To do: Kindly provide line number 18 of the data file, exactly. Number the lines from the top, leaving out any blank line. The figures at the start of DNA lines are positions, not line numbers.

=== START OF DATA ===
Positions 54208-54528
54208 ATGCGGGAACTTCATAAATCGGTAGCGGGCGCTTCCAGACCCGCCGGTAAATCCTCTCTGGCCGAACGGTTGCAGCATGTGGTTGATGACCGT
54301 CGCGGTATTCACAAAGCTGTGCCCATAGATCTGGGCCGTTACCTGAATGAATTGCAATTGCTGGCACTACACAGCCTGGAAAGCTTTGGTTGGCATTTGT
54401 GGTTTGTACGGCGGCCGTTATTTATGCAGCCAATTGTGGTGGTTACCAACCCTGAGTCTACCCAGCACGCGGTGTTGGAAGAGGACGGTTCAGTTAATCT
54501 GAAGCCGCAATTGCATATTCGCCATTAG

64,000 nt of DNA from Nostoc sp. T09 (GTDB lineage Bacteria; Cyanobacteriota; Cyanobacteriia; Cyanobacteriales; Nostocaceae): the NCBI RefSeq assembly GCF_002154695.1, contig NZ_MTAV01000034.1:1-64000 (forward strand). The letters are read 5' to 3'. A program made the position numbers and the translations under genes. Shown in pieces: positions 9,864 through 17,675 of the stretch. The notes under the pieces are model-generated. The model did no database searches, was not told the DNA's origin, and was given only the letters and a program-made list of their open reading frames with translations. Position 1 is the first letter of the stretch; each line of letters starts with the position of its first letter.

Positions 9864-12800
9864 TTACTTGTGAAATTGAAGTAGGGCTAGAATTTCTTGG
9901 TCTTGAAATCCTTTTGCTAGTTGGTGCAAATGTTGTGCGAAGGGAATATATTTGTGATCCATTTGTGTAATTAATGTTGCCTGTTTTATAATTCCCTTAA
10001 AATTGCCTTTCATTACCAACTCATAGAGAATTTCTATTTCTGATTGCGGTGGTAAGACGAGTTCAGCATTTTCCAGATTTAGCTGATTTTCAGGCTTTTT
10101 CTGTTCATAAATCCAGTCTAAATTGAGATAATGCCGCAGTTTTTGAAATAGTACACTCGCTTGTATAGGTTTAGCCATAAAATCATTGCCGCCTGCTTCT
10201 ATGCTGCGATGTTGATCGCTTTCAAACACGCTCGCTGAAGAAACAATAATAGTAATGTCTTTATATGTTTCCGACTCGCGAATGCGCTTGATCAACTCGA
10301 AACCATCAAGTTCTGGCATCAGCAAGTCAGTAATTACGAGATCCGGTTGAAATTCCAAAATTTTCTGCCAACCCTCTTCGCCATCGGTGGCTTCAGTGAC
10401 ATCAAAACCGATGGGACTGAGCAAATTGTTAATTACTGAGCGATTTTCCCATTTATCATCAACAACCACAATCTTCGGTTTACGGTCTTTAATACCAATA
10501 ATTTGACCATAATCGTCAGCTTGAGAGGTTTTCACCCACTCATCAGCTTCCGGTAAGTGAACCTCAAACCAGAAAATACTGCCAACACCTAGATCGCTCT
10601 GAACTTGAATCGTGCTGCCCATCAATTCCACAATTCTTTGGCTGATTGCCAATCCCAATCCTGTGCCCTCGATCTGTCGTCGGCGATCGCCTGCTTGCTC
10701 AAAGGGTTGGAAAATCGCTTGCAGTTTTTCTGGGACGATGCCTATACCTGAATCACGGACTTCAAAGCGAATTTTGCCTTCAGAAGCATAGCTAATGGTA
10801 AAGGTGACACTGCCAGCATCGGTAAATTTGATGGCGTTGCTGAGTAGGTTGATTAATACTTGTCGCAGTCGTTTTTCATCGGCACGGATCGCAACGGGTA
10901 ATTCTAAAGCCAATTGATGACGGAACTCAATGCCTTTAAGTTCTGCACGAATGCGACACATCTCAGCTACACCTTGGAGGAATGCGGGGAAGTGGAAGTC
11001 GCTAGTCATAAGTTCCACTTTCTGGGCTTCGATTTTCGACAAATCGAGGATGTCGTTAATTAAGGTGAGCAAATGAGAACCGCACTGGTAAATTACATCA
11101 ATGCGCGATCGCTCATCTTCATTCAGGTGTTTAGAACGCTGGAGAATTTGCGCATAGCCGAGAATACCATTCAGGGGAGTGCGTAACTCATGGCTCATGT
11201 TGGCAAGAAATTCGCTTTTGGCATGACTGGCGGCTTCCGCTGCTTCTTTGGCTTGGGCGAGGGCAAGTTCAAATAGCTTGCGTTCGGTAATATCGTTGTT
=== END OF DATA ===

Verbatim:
10801 AAGGTGACACTGCCAGCATCGGTAAATTTGATGGCGTTGCTGAGTAGGTTGATTAATACTTGTCGCAGTCGTTTTTCATCGGCACGGATCGCAACGGGTA